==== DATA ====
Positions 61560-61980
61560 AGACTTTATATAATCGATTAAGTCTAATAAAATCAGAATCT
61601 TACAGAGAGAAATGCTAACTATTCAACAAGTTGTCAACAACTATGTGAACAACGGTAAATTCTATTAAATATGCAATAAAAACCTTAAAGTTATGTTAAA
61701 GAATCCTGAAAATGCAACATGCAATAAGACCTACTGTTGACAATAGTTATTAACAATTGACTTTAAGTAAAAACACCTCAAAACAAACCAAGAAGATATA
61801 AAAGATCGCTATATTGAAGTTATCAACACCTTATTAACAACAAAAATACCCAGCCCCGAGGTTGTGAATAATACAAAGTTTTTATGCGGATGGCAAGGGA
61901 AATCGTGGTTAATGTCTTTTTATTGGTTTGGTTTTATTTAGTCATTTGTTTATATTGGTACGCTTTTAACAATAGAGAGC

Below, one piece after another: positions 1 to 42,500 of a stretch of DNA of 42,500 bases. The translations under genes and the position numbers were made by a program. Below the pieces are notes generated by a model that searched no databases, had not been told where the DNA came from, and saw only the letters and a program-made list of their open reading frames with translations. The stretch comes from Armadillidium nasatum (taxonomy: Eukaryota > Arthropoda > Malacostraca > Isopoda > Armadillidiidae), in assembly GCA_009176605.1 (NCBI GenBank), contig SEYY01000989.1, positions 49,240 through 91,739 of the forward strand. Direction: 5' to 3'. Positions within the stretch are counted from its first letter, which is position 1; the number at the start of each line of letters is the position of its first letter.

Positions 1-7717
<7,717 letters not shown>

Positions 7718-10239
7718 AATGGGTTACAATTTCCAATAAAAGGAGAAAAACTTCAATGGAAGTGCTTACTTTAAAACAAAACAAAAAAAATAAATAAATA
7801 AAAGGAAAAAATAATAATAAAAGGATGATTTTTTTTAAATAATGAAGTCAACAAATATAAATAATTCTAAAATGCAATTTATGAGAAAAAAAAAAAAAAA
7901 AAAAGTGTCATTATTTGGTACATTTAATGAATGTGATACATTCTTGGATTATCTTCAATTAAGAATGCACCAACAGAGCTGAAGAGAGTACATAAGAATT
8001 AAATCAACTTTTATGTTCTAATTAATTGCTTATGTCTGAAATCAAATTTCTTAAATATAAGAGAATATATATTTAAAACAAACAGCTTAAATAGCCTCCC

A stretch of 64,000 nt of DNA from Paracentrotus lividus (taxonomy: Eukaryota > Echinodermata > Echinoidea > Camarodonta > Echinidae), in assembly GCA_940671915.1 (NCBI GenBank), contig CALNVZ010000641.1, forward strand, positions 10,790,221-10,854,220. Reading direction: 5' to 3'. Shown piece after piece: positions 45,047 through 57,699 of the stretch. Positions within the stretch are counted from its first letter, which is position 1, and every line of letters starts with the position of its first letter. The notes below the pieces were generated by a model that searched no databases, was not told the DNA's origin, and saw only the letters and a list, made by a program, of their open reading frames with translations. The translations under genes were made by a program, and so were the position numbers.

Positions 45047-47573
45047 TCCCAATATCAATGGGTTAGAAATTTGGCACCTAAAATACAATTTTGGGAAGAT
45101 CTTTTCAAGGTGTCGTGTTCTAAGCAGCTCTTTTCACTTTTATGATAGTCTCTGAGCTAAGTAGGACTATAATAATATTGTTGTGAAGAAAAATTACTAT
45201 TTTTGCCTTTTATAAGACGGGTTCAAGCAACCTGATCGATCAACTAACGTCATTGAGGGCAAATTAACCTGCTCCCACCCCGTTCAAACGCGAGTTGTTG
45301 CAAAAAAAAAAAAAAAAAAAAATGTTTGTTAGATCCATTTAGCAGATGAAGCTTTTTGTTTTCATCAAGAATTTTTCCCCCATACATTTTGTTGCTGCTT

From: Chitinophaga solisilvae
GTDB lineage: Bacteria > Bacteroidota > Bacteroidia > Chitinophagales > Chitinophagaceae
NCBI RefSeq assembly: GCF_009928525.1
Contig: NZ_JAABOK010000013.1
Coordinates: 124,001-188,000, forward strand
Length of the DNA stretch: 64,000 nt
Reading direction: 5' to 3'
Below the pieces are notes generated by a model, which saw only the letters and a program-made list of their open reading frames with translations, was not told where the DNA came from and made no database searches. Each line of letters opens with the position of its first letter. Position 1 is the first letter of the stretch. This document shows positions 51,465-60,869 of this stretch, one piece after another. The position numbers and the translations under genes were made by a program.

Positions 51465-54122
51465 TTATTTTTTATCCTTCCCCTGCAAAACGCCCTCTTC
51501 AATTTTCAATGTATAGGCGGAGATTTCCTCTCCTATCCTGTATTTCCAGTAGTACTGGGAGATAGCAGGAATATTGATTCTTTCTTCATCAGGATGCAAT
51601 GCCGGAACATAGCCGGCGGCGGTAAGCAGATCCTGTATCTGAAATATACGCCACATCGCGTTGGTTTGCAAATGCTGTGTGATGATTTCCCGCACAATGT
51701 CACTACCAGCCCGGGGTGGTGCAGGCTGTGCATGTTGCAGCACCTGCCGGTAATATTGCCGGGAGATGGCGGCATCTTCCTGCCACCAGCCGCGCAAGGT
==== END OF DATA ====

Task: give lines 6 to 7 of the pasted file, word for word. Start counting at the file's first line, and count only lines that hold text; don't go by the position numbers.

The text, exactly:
61901 AATCGTGGTTAATGTCTTTTTATTGGTTTGGTTTTATTTAGTCATTTGTTTATATTGGTACGCTTTTAACAATAGAGAGC

Below, one piece after another: positions 1 to 42,500 of a stretch of DNA of 42,500 bases. The translations under genes and the position numbers were made by a program. Below the pieces are notes generated by a model that searched no databases, had not been told where the DNA came from, and saw only the letters and a program-made list of their open reading frames with translations. The stretch comes from Armadillidium nasatum (taxonomy: Eukaryota > Arthropoda > Malacostraca > Isopoda > Armadillidiidae), in assembly GCA_009176605.1 (NCBI GenBank), contig SEYY01000989.1, positions 49,240 through 91,739 of the forward strand. Direction: 5' to 3'. Positions within the stretch are counted from its first letter, which is position 1; the number at the start of each line of letters is the position of its first letter.